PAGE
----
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Disappointed with traffic? Get creative with link bait. | The Man Who Sold the Web Blog

Disappointed with traffic? Get creative with link bait.

21 Mar

Okay, so now that you finally have your site up and running, tweaked it to your heart’s content (at least, for now), it’s finally time to play the difficult SEO game.  (If you haven’t even been indexed yet, get the Google indexing guide). In a nutshell, SEO involves getting your site ranked for targeted keywords.

For competitive keywords, this can be tough.  In fact, even for low competition keywords, if you aren’t well versed with SEO, it can be a difficult and frustrating process.

One technique that can be highly effective is the use of “link bait.”  As Matt Cutts defined it, link bait is anything “interesting enough to catch people’s attention.”  To be more specific, link bait is the creation and distribution of a very sensational web page (located on your site) in hopes that it will go viral and generate countless links back to your site. Here is more info on link baiting from Wikipedia.

Let’s examine at one of my favourite examples of link bait in action–the case of the 13 year old and 2 hookers.  Piqued your interest? 😀

An online finance magazine wanted to get ranked for the keyword “credit card.”  As you may surmise, “credit card” is a very competitive term and difficult to rank.  To engineer their way to the top of Google’s charts, they fabricated and published a news article that had the word “credit card” in its title–i.e. a link bait.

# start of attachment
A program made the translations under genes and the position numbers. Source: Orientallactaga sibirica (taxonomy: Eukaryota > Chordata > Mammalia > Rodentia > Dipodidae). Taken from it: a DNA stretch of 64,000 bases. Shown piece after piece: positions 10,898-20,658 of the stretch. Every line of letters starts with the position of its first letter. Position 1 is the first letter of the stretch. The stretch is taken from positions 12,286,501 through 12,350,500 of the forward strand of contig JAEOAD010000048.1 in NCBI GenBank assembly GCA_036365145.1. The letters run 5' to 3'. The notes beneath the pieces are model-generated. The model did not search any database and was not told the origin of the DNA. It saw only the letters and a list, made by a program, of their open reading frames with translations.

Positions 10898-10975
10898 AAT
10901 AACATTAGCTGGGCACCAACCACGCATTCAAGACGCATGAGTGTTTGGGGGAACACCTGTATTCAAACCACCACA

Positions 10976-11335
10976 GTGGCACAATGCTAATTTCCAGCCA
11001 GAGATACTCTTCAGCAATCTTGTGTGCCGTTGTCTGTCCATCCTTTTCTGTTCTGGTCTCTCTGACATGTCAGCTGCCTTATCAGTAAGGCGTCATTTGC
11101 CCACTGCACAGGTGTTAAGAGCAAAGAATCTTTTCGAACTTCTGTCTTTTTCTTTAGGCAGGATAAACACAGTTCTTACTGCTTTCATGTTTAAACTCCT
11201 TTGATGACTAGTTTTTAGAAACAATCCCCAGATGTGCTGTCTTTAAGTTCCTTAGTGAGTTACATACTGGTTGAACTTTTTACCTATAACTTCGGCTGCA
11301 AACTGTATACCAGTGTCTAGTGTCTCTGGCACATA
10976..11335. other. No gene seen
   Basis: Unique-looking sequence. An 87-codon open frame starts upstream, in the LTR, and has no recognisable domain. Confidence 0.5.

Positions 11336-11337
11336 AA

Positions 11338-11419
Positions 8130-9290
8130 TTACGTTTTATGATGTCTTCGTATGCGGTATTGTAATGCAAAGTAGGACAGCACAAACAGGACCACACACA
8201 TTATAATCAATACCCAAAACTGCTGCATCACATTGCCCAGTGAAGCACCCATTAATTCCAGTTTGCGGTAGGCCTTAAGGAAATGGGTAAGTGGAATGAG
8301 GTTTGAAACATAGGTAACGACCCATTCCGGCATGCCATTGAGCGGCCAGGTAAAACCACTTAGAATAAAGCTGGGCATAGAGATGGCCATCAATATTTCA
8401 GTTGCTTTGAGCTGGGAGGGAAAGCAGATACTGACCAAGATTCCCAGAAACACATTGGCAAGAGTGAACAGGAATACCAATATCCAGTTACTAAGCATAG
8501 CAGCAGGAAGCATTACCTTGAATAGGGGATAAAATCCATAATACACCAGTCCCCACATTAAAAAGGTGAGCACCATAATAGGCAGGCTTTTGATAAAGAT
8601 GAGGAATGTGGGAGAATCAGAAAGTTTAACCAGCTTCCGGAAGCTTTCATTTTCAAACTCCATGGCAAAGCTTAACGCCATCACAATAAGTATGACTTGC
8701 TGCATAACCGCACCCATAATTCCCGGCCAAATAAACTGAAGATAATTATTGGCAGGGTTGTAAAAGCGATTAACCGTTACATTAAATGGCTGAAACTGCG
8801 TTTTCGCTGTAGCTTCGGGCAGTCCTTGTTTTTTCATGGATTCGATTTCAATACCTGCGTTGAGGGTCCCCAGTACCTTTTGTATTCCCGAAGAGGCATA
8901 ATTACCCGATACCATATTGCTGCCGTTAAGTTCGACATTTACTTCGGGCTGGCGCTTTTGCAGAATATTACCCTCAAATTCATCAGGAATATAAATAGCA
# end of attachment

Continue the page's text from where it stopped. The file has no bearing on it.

In this article, Ralph, a 13 year old boy, steals his dad’s credit card to purchase hookers.  It’s really a well written article perfect as link bait–great shock value, highly entertaining, and funny.  My favourite part is the closing sentence: “Ralph’s ambition is to one day become a politician.”

This article was instantly picked up by Digg, jumping to its front page, and other media outlets– even Fox News!  (Those guys…) It was social bookmarked like crazy, blogged about, sent via email, IM, direct word of mouth, etc.  What resulted was a ton of links back to the magazine–and most of these links had the keyword “credit card” in its anchor.

Within no time, the finance magazine climbed up Google’s search results for its targeted keyword, “credit card.”

And now, I know, you’re curious to see the actual article.  Here it is: credit card.

At this point, you may be asking yourself, is this ethical?


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